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4 Ways to Combat Anticipatory Anxiety

Discover ways to calm yourself before an event.

Key points

  • Anticipatory anxiety can happen before an event or before you think something might happen.
  • Exercise significantly reduces anxiety, and the more you exercise, the greater the benefit.
  • To lessen anticipatory anxiety, answer your "what-ifs" with potential solutions and determine whether a thought is a fact or speculation.
Joice Kelly/Unsplash
Anticipatory anxiety can tell us things that aren't true.
Source: Joice Kelly/Unsplash

Anticipatory anxiety is the anxiety you feel before something happens or before you think something will happen.

It is normal to have anxiety before a big presentation, your first day of school, or any other event that has significance in your life.

Sometimes anticipatory anxiety can happen, and you’re not sure why. Your brain tends to go to worst-case scenarios when you have anticipatory anxiety. Read on for four ways you can help decrease your anticipatory anxiety.

Answer Your Worst-Case Scenarios

If you are experiencing a lot of “what-ifs” around an event, it can increase your anxiety level. Consider answering your “what-ifs” instead. Write down all your “what-ifs” — the things that could happen. Now answer each question with how you will handle that situation if it arises. Sometimes facing those “what-ifs” and coming up with a viable solution can help reduce anxiety. You are anxious about not waking up on time for work. Let’s look at the worst possible scenario: You show up late to work, and you’re fired. Then what? Well, you could find another job, maybe even a position that works better with your sleep schedule. The bottom line is that you will be okay.

Get Moving

When you are exercising, your level of anxiety decreases. The more intense your exercise is, the more significant relief you have from anxiety (Aylett et al., 2018). This effect happens whether you have elevated anxiety or a diagnosed anxiety disorder.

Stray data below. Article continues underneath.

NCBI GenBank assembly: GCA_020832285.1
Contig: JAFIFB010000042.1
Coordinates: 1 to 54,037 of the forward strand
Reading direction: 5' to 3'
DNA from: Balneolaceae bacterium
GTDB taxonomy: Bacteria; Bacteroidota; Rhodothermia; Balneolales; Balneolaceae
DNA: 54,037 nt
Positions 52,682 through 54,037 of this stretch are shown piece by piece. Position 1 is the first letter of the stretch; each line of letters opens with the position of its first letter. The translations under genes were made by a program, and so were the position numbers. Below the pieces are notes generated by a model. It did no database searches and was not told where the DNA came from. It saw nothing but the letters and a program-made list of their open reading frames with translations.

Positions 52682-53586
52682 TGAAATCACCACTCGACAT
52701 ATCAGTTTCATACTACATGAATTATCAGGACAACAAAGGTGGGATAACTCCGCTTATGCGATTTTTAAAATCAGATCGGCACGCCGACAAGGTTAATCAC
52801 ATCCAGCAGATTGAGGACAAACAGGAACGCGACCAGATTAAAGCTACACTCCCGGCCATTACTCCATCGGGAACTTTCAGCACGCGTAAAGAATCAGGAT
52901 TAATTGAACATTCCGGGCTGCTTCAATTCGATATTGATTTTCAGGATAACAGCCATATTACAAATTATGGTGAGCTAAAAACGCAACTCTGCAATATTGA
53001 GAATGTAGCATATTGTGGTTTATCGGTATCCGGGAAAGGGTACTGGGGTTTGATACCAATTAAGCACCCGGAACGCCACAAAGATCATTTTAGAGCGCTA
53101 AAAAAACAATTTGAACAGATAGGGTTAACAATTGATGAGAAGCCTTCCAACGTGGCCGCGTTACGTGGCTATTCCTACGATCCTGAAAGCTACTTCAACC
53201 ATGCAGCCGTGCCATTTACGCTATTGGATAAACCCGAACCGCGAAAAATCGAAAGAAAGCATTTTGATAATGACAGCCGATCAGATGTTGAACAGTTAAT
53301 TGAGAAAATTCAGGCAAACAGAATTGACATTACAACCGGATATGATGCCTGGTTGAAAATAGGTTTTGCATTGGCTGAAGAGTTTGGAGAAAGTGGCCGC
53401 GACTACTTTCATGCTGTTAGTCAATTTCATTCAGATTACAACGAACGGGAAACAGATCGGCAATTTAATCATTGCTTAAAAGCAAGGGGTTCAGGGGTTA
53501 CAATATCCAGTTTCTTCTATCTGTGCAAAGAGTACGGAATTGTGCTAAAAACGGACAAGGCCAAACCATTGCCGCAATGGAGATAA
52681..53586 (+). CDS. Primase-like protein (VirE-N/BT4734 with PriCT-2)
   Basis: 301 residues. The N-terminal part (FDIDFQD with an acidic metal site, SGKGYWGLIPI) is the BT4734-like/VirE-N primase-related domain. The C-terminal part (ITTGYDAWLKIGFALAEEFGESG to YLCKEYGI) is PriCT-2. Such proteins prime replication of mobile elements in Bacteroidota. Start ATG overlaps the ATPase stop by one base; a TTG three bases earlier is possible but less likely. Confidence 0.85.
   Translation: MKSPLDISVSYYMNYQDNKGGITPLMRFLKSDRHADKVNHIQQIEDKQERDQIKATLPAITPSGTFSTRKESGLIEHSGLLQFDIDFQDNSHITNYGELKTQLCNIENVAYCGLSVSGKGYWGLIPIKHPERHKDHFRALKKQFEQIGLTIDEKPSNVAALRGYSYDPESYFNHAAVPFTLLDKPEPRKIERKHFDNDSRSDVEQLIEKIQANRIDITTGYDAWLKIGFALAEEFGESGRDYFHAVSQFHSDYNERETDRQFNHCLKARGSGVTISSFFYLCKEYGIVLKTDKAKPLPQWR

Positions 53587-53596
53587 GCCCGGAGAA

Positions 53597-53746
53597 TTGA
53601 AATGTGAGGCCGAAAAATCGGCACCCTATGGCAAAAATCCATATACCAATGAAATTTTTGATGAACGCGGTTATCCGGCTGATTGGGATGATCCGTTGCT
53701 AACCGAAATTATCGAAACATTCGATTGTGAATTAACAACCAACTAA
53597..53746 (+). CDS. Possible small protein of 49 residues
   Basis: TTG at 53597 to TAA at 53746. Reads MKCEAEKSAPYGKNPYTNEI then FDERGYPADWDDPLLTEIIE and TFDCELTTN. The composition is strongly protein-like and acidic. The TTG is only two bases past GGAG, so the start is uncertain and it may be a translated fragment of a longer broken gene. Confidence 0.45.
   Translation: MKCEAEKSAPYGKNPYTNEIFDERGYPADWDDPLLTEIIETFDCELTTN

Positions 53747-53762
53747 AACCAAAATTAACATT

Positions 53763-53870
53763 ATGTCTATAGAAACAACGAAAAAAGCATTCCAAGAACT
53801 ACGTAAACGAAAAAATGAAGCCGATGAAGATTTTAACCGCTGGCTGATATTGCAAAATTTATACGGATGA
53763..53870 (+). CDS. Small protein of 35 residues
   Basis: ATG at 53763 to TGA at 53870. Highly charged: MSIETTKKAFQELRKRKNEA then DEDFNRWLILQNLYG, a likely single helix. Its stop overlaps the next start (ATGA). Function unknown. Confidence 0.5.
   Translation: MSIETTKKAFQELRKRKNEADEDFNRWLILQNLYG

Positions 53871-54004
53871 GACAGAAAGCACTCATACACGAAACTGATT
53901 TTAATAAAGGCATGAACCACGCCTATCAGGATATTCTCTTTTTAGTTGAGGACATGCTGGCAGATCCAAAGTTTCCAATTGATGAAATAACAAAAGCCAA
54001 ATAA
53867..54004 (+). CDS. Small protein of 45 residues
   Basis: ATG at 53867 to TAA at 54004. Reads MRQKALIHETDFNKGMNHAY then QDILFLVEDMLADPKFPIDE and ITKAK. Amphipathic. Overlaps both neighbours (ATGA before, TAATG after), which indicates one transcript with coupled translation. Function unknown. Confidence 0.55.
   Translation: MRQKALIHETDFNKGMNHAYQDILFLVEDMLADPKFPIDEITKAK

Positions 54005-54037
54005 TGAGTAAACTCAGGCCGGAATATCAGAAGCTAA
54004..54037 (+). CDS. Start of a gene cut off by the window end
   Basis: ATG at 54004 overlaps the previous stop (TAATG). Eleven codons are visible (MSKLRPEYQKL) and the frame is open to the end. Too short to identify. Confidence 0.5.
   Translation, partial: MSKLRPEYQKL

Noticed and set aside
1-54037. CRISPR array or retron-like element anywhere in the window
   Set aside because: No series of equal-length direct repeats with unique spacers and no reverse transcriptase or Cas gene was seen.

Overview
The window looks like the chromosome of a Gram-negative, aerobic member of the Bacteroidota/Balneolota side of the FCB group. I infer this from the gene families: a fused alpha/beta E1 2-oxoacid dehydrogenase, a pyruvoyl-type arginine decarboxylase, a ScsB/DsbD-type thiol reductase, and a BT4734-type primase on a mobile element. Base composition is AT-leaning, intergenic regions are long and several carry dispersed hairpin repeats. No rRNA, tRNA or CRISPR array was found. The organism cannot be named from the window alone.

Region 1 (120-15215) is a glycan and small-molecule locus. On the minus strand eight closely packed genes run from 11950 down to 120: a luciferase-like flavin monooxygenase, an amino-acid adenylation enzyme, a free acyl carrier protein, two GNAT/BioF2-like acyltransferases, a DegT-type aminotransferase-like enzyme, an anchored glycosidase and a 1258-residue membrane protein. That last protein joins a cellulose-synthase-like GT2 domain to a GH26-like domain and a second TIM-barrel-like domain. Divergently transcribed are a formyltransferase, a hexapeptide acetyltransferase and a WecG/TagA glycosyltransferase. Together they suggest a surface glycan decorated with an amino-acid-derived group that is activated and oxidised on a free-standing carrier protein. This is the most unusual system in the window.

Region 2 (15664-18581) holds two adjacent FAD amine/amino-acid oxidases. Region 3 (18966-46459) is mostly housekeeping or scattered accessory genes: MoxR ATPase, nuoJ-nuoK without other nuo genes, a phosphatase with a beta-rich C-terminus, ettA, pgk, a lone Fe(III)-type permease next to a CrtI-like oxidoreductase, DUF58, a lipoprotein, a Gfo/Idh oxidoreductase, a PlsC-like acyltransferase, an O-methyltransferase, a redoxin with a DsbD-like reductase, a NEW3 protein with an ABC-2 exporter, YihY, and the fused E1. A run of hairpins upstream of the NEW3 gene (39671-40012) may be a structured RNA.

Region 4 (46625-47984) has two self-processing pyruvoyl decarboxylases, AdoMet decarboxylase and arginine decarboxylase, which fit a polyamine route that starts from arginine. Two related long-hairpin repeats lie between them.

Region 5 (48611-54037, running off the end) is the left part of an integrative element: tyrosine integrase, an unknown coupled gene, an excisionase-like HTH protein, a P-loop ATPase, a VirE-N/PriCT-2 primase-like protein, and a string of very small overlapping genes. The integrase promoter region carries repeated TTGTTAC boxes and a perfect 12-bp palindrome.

When you have anxiety, you may be itching to move but aren’t sure how to discharge that energy. Even taking a walk around the block can help reduce your anxiety. Part of why exercise is so effective for reducing anxiety is because it boosts dopamine and serotonin (Kim et al. 2021). Exercise also reduces pro-inflammatory cytokines (Ignácio et al., 2019). Cytokines help regulate the immune system.

Is It Fact or Speculation?

Anxiety can make your brain come up with some very creative ideas about the doom that might befall you. It can be challenging to tell what is real and what is something that might happen. When your brain goes into full worry mode, ask yourself if what you are thinking is fact or speculation.

Is it undeniably true, or is it something that your brain is creating? For example, you have two tickets to an event, and you ask a friend to go with you. Your friend can’t go, so you think to yourself, “What if I can’t find anyone to go with me?”

First, the facts are that you have two tickets to the concert, and one friend said they couldn’t go. That’s it. The rest is speculation. You can detach when you stop your thought process and ask yourself if it involves fact or speculation.

Come Up With a Solution That Is in Your Best Interest

If your brain is powerful enough to come up with a potentially harmful outcome, it also has the power to come up with a great outcome.

Think of what could happen if things went well. Ask yourself, “What is in my best interest?” You don’t know what will happen anyway, so why not choose to create a positive event? This technique works after an event as well. Thinking of something positive you learned from an experience can help you process it and reduce post-event anxiety.

Anxiety can be more easily managed when you can detach even somewhat from your anxiety. If you find that you are having anxiety more days than not or if it is impacting your quality of life, see a mental health professional.

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Aylett, E., Small, N., & Bower, P. (2018). Exercise in the treatment of clinical anxiety in general practice - a systematic review and meta-analysis. BMC health services research, 18(1), 559.

Ignácio, Z. M., da Silva, R. S., Plissari, M. E., Quevedo, J., & Réus, G. Z. (2019). Physical exercise and neuroinflammation in major depressive disorder. Molecular neurobiology, 56(12), 8323-8335.

Kim, D. Y., Park, C. H., Kim, J. S., & Cheon, J. U. (2021). Effects of 16-week Combined Exercise on Blood Dopamine Concentrations, Functional Fitness and Qol in Patients with Parkinson's Disease. Journal of the Korean Applied Science and Technology, 38(4), 1081-1092.

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